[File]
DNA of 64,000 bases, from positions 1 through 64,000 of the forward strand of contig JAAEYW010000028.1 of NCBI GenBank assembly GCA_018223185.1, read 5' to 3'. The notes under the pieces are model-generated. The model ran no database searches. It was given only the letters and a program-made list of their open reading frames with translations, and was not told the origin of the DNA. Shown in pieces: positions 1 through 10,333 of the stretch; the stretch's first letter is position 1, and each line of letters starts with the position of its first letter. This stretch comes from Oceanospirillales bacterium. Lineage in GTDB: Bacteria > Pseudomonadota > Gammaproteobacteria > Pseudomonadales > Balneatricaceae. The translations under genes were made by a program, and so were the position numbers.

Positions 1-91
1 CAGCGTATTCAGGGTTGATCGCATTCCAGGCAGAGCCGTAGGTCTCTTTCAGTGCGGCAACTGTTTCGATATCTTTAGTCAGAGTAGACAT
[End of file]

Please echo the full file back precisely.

DNA of 64,000 bases, from positions 1 through 64,000 of the forward strand of contig JAAEYW010000028.1 of NCBI GenBank assembly GCA_018223185.1, read 5' to 3'. The notes under the pieces are model-generated. The model ran no database searches. It was given only the letters and a program-made list of their open reading frames with translations, and was not told the origin of the DNA. Shown in pieces: positions 1 through 10,333 of the stretch; the stretch's first letter is position 1, and each line of letters starts with the position of its first letter. This stretch comes from Oceanospirillales bacterium. Lineage in GTDB: Bacteria > Pseudomonadota > Gammaproteobacteria > Pseudomonadales > Balneatricaceae. The translations under genes were made by a program, and so were the position numbers.

Positions 1-91
1 CAGCGTATTCAGGGTTGATCGCATTCCAGGCAGAGCCGTAGGTCTCTTTCAGTGCGGCAACTGTTTCGATATCTTTAGTCAGAGTAGACAT